The tip of the iceberg was when projected sea ice declines were observed due to global warming, which led Derocher, Molnar and their colleagues come to the conclusion that polar bears in the western Hudson Bay would be doomed in 25 to 30 years. Polar bears' health depend very much on the time spent on on sea ice hunting seals, and with a decline in sea ice, they cannot hunt and their health is put in jeopardy. Derocher said all it would take is "several straight years of low sea ice conditions -- such as the current year -- which could force the bears onshore for more than five months a year, leading to a sharp decline in in the bears' physical condition and the female's inability to gestate cubs."

Derocher and his colleagues wrote a research paper on their Hudson Bay polar bear population findings, which was published in Biological Conservation. Derocher laid out the best and worst case scenarios for the population based on the data collected from Hudson Bay. 

"The worst-case scenarios are that this population could be gone within the decade," said Derocher. "A more optimistic scenario would say that we'll bounce between good years and bad years for several decades to come. Everything that we can see about the sea ice in western Hudson Bay suggests that it's going to disappear sooner rather than later."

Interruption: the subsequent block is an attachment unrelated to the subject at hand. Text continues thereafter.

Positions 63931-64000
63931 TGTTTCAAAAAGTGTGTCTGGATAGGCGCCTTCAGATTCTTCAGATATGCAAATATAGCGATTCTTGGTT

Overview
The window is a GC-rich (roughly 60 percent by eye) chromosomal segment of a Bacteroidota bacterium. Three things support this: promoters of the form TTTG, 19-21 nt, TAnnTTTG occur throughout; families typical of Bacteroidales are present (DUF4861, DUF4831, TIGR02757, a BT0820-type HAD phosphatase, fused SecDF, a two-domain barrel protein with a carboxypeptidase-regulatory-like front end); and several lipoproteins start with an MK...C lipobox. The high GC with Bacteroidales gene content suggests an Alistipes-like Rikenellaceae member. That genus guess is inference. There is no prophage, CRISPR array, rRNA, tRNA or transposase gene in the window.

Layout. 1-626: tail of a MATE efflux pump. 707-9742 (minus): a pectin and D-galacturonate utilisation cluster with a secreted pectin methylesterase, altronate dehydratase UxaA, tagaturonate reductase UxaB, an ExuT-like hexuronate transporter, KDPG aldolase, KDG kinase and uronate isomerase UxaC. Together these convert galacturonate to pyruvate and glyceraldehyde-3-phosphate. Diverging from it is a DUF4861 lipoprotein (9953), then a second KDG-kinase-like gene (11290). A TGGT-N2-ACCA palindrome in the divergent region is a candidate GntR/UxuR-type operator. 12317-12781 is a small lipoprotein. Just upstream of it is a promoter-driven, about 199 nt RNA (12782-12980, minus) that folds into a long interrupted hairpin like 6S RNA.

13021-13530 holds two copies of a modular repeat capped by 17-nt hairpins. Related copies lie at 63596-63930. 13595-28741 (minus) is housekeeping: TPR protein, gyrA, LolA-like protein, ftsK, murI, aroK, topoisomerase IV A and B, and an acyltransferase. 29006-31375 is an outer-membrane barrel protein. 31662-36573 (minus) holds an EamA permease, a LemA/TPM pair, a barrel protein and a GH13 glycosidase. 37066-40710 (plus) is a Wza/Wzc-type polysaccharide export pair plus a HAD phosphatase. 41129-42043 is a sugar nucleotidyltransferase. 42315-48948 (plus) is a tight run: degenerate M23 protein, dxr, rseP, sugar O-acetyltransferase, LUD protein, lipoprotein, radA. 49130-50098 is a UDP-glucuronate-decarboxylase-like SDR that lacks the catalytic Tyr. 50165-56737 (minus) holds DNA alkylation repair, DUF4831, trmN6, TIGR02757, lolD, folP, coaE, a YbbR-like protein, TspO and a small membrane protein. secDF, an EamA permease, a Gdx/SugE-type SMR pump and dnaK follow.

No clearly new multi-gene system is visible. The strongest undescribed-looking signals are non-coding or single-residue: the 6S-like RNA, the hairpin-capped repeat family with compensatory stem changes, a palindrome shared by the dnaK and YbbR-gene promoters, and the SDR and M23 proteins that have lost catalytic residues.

Some biologists have suggested that the polar bears in this area could be saved by adapting to life on land and eating goose eggs, but Derocher argues that this isn't a stable food source. While polar bears do eat goose eggs, this would only help them out for a day or two of lost time on the sea ice. Also, once polar bears ate all of the goose colony's eggs in the Churchill area, the goose population would die out, and the polar bears would face problems in food shortages on land as well.

This research has led biologists to worry about other polar bear populations around the world such as those in the Davis Strait area between Canada and Greenland and those in the Chukchi Sea between Alaska and Russia. According to Derocher, polar bears in these areas are vulnerable to climate change as well.